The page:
Yiching Wu - Associate Professor of East Asian Studies, University of Toronto
When and how did China’s Great Proletarian Cultural Revolution really begin? How do historians delineate the temporal boundaries of major historical events, and trace their origins, precedents, and preludes? And, how are periodization schemes and historiographical categories constructed and defined? In this talk, Professor Wu will reexamine the opening phase of Mao’s last revolutionary endeavor and the critical historical events leading up to it, with the aims of exploring an understanding of how the great turmoil began in ways less dependent on teleological and Mao-centered premises and more sensitive to historical contingencies and path-dependent dynamics.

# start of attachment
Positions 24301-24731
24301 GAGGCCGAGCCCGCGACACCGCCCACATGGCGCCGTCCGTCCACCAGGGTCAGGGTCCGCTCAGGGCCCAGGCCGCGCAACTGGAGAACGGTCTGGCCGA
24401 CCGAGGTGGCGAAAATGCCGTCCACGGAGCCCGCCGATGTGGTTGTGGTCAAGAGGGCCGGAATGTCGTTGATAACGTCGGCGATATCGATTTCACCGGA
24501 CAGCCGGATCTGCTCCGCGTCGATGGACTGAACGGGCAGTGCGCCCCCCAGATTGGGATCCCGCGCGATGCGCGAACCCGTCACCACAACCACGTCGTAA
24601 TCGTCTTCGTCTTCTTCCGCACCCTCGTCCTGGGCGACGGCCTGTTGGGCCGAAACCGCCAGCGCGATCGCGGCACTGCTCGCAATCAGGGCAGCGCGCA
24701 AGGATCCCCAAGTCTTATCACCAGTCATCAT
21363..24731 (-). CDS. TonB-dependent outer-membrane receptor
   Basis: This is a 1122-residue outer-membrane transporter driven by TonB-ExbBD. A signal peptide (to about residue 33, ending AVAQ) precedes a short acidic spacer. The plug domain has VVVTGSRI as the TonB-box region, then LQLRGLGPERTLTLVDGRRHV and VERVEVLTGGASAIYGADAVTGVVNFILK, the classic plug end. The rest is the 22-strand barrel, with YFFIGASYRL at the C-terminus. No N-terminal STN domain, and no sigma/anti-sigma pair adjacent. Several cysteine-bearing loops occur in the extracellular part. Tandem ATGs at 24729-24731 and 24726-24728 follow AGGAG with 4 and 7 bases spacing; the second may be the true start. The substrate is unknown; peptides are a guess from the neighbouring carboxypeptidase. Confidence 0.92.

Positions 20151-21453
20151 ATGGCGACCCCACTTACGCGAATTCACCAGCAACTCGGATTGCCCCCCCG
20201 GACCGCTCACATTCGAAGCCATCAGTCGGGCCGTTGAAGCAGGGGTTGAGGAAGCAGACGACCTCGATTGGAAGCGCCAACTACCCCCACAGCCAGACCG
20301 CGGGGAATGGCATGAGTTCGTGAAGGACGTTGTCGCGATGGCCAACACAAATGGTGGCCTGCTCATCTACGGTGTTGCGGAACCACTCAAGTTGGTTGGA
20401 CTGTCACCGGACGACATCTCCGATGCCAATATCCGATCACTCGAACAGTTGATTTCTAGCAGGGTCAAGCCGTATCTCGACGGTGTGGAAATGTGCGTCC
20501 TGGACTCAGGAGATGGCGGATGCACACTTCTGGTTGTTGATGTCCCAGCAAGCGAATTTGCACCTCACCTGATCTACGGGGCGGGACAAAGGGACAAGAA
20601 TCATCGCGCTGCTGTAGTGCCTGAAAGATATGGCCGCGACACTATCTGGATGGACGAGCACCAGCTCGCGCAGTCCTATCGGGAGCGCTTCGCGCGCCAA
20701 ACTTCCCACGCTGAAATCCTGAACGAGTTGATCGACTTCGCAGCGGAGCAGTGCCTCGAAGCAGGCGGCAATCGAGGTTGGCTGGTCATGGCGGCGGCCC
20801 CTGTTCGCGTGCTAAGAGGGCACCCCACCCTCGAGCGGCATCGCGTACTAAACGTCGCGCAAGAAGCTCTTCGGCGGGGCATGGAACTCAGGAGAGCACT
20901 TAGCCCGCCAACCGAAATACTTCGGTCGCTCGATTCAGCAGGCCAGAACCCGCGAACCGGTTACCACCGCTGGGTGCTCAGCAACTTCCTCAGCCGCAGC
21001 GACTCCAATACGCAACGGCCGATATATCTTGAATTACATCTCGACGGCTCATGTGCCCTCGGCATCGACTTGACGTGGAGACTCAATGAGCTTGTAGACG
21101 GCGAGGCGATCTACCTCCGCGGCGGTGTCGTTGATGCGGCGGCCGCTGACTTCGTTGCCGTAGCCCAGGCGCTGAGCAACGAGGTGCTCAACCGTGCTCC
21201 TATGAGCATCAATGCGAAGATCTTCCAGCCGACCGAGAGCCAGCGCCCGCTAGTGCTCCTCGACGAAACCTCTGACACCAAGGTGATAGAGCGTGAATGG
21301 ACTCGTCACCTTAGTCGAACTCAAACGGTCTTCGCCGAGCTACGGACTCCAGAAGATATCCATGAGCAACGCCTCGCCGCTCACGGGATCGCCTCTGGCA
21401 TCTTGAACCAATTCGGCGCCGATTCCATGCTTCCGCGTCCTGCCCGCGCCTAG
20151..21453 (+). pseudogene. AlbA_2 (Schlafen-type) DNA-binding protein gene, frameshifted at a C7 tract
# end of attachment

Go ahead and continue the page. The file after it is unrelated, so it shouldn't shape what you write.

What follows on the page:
Yiching Wu teaches East Asian studies, modern Chinese history, and anthropology at the University of Toronto. With a training in cultural anthropology at the University of Chicago, his research focuses on the history, society, and politics of Mao’s China, in particular during the Cultural Revolution. His book, The Cultural Revolution at the Margins: Chinese Socialism in Crisis (Harvard University Press, 2014), was awarded the President’s Book Award by the Social Science History Association. His main scholarly interests include anthropology and history, critical social theory, populism and social protest, socialism and postsocialism, and politics of historical knowledge. He is currently working on a book-length project that reexamines the origins and coming of the Cultural Revolution.